Hôtel-Villa des Palmiers
Jan. 4th, '19.
Don't be alarmed by this paper. . . . I have not come here for my health and I am afraid that this dirty little hotel does not live up to the advantages set forth above. I am in the "Salon de lecture et de conversation," but as I am all alone there will be no conversation except with you . . . for a little while before I crawl into a cold bed. I have had a busy day, breakfasted with the Army Commander at his Château de Daves near Namur where I passed the night, left him, Gen'l Sir Henry Rawlinson and his officers, at the country place of a Belgian Count shooting partridges on my way to Bruxelles where I lunched alone, returned to Namur, where I met General Currie, commanding the Canadians, by appointment, decorated him by order of General Pershing, with our D. S. M., in the name of our Government, started at 3.30 for Liège and here I am at Spa, lately the G. H. Q. of the boche, and now part of an advanced G. H. Q. of the B. E. F.
To-morrow I shall call on some of my friends and start for Aachen and Cologne to call upon more friends, then probably up the Rhine to Bonn and to Coblenz, to see our own Third Army, and back either to Paris or Chaumont, en route to Montreuil. I am weary and restless and not fit to associate with any one. I am peevish and irritable and nervous and think of nothing but going home. I do pity poor Etty with nothing to do and nothing to look forward to. The anticlimax is demoralizing, and the next few months are going to be difficult for everybody.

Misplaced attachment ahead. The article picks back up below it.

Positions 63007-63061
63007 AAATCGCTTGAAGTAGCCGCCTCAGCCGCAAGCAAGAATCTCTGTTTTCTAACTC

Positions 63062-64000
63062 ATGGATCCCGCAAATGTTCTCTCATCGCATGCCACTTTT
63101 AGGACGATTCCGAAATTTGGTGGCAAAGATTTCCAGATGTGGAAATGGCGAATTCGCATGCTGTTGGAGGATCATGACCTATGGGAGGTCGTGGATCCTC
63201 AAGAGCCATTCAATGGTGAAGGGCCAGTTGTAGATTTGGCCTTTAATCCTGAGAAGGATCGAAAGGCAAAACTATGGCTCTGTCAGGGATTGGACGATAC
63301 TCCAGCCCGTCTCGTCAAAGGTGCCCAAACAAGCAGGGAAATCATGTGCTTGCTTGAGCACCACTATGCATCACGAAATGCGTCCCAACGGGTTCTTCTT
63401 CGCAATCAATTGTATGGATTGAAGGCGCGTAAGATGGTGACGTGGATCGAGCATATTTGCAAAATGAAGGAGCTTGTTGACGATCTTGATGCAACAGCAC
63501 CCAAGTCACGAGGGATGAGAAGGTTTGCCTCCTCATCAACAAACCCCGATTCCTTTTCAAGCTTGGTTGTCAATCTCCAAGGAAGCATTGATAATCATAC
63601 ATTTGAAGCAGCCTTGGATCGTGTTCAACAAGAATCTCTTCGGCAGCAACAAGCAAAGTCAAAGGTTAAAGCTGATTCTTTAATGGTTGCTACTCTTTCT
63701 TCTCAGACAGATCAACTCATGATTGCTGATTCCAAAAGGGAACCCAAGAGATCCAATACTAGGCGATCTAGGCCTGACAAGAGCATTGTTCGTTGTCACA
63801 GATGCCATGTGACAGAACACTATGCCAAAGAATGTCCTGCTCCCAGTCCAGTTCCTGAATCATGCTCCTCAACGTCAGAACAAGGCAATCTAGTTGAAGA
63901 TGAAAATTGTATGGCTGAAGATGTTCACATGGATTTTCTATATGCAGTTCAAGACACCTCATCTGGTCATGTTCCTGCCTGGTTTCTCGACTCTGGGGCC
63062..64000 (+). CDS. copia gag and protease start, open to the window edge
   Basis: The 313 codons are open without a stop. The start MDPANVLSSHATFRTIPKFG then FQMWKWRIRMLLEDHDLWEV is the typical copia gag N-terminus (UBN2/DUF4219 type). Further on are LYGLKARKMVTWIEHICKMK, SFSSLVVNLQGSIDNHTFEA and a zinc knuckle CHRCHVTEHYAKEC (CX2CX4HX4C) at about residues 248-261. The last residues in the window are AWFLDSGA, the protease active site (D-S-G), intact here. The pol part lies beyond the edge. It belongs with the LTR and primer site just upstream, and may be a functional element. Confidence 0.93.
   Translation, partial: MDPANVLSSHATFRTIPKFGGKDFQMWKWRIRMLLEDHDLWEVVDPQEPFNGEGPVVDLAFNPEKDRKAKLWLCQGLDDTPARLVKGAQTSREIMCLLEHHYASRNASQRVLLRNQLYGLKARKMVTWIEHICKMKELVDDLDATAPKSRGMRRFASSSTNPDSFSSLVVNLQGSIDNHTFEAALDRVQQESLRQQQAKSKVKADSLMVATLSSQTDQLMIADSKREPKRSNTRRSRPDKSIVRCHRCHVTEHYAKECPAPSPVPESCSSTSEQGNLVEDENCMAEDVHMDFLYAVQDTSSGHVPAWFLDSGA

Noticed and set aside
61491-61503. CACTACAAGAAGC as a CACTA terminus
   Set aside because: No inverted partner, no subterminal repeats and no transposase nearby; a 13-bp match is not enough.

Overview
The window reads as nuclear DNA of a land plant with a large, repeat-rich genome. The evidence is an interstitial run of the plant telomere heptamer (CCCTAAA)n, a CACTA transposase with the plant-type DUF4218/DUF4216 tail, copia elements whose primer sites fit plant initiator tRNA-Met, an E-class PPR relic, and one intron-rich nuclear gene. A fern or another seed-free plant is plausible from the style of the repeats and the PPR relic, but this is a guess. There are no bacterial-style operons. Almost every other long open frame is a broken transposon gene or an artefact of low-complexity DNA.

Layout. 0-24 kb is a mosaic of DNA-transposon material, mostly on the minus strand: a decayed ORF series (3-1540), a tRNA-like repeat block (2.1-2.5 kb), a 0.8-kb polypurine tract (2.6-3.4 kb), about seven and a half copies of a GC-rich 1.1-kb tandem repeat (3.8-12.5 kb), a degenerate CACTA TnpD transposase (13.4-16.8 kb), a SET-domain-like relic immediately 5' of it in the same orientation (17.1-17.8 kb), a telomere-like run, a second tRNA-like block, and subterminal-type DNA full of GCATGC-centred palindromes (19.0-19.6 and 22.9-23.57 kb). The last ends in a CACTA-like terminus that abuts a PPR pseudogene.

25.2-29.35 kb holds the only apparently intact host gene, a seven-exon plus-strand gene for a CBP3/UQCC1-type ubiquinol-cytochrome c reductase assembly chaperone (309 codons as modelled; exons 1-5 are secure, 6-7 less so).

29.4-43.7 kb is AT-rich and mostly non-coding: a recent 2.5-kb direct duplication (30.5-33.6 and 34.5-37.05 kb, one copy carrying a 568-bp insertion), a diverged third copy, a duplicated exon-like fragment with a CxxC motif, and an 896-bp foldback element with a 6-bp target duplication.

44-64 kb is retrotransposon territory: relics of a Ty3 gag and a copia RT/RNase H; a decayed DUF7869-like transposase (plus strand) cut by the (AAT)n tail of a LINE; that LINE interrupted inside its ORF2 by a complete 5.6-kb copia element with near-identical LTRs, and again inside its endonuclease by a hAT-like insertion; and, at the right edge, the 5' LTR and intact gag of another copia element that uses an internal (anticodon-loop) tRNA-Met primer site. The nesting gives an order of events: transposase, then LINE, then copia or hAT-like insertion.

The Peace Conference will begin, I suppose, in another ten days or so. Lloyd George and the President seem to be satisfied with their preliminary canter, and old Clemenceau has spoken out with no uncertain tones. Thousands of Americans, Greeks, Servians, Italians, Japs, Chinks, and Siamese for all I know, and Portuguese and Rumanians and Czecho Slovaks and Jugo Slavs are infesting Paris and there isn't a bed to be had, so I shall probably have to sleep with Davy if I go there. . . .
This is a cheap sort of a watering place, where Belgian and some French and others used to come, but the landlady, a Belgian whose husband is lying dangerously wounded, tells me that the boches didn't come before the war. For the last eight months there have been over one hundred of them messing in this house with their own cooks and servants.